Politics

Democrats fighting for relevance after Nov. 8th election

Democrats try to keep relevance

EL PASO, Texas - The election of Donald Trump dominated the headlines, but another big outcome of the election is the continued erosion of the Democratic Party's power across the country.

Republicans maintained control of both houses of Congress, and now control the legislature and governorships in more than half the states.

At the start of the Obama administration, things were much different. Democrats had huge majorities, and they also had the upper hand in the House or Representatives. Since 2008, the tide has gradually turned from blue to red.

"It is an exciting and fascinating moment because it is not politics as usual," said UTEP Political Science Professor Charles Boehmer, who said Democrats had been hoping to gain some ground this past election.

 

"There was a feeling at the national level that something needed to change," Boehmer said. Republicans extended their domination of governorships and state legislatures. "Democrats, everyone argued, we're possibly going to take back the Senate or at least make some ground in the House of Representatives," Boehmer added.

 

Instead, Republicans minimized losses in a year in which they had a lot of vulnerable seats, which has left local Democratic officials wondering about their party's future.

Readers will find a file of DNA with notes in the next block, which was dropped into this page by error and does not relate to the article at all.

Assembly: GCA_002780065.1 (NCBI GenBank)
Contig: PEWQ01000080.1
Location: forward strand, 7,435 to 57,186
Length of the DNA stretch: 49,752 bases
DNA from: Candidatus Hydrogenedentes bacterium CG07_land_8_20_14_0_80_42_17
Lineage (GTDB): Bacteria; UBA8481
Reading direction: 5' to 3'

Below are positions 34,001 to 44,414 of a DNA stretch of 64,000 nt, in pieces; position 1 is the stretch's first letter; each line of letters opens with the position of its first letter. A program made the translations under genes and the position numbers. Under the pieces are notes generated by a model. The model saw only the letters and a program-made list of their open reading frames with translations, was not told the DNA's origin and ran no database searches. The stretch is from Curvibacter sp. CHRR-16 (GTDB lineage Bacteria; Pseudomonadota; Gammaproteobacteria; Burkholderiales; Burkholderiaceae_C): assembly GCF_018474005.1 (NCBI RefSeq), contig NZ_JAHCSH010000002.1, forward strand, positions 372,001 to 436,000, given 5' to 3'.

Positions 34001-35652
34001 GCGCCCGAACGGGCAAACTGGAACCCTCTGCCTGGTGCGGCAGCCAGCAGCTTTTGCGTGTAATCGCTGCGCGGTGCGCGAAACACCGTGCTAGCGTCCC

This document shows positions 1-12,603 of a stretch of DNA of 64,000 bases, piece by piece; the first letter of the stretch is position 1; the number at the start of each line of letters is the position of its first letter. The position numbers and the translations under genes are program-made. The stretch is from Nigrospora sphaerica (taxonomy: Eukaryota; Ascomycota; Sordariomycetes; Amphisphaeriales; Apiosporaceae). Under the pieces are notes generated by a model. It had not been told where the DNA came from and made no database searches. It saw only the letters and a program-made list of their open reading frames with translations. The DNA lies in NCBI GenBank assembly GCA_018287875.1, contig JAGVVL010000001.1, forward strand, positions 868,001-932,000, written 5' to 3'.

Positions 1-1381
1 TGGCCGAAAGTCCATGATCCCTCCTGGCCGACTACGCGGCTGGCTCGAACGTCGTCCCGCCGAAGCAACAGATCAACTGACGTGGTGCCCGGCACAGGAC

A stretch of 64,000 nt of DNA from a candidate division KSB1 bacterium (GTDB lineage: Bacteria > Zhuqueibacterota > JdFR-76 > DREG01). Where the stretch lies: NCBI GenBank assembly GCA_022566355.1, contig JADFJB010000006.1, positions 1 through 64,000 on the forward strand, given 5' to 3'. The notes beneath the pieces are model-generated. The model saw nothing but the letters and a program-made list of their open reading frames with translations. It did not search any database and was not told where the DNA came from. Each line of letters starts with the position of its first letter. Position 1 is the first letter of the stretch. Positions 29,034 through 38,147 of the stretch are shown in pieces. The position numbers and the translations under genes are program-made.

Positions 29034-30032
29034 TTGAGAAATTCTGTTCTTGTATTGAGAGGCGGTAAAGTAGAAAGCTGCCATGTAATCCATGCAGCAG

"There is a little bit of anxiety of what the lack of imbalance could mean to public policy," said District 75 Rep. Mary Gonzalez.

Rep. Beto O'Rourke, (D) District 16, said Democrats must not lose sight of what they stand for. "I think we have to hold our ground and represent our interest and values." District 78 Rep. Joe Moody said. We need to make sure we can fight for what we can achieve."

One of the big questions about the next Congress is whether Republicans will continue the process Democrats began in 2013, of weakening the Senate's longstanding rules allowing the minority party to block legislation.

Boehmer says the Democrats needs to start thinking of their slate of candidates for the future and reconnecting with the middle class and working people, whom he believes they've lost over the years.


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